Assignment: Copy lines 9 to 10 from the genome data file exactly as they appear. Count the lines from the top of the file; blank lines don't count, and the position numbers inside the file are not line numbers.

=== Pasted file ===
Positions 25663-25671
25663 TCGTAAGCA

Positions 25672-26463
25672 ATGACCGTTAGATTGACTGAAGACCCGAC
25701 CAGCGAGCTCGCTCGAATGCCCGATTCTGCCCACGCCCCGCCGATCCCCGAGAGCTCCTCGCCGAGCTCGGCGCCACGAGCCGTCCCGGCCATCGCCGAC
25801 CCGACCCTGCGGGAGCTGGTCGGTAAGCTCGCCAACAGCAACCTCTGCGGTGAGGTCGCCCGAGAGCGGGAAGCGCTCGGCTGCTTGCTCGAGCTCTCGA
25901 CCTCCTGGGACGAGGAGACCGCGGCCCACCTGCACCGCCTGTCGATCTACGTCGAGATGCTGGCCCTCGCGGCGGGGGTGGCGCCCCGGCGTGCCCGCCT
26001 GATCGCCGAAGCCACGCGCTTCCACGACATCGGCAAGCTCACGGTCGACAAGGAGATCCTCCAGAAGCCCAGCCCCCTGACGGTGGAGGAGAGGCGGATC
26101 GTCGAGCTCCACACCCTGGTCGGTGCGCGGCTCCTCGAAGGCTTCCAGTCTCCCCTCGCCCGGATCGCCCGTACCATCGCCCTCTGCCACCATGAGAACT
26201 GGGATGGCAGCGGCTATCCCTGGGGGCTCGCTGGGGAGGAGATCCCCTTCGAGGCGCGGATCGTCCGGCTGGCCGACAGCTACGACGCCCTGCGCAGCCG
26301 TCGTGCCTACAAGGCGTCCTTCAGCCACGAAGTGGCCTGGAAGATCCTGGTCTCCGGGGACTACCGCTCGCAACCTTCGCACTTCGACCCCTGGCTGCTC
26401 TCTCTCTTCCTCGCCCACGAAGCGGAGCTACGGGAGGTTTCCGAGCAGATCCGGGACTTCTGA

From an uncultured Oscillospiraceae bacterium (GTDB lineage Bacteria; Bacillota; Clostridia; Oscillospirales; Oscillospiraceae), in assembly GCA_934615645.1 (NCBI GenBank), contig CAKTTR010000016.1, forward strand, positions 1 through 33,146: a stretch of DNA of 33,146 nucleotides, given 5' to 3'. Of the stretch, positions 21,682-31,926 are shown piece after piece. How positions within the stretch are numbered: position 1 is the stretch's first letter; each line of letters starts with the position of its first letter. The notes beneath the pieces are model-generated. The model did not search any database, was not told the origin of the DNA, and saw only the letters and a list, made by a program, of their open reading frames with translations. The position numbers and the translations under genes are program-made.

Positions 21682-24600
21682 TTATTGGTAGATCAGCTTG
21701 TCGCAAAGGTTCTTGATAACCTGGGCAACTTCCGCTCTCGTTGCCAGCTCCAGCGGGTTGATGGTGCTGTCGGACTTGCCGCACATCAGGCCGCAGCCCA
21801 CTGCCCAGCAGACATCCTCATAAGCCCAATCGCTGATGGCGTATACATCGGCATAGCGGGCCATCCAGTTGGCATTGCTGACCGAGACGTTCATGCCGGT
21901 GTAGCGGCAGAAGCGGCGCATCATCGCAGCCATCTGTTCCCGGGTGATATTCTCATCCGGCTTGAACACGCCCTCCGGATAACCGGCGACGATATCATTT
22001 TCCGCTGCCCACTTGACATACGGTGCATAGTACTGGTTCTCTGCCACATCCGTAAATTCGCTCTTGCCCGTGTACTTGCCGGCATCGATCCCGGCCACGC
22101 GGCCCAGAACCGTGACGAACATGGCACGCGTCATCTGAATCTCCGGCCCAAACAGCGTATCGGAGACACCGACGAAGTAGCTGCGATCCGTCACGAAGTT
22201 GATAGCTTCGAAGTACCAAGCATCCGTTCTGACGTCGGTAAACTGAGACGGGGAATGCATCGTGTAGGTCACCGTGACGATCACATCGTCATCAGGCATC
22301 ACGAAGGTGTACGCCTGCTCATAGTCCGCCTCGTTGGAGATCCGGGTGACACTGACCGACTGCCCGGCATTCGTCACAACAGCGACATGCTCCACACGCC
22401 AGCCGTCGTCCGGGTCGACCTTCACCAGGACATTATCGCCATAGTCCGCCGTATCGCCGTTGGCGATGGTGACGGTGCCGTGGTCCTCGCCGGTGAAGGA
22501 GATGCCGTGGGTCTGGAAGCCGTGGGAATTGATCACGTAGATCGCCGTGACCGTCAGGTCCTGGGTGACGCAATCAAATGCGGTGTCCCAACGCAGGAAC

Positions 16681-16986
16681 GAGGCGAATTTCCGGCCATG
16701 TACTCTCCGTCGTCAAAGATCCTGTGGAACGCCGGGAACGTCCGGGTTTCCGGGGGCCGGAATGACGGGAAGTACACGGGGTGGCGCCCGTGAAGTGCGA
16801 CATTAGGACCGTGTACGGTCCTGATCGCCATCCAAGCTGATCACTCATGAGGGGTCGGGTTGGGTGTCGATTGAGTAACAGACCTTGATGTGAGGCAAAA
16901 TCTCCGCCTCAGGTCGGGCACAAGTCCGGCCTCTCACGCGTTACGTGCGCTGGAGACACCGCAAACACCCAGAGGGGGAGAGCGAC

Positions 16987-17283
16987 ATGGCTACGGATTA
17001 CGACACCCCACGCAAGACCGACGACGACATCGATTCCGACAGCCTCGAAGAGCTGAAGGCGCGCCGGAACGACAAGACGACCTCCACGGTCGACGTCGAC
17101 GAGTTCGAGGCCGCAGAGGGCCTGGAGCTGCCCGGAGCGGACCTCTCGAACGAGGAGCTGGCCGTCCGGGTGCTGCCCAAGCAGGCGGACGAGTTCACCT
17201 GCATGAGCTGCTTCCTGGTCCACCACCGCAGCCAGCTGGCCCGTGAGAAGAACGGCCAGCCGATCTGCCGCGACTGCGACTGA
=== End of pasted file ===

26101 GTCGAGCTCCACACCCTGGTCGGTGCGCGGCTCCTCGAAGGCTTCCAGTCTCCCCTCGCCCGGATCGCCCGTACCATCGCCCTCTGCCACCATGAGAACT
26201 GGGATGGCAGCGGCTATCCCTGGGGGCTCGCTGGGGAGGAGATCCCCTTCGAGGCGCGGATCGTCCGGCTGGCCGACAGCTACGACGCCCTGCGCAGCCG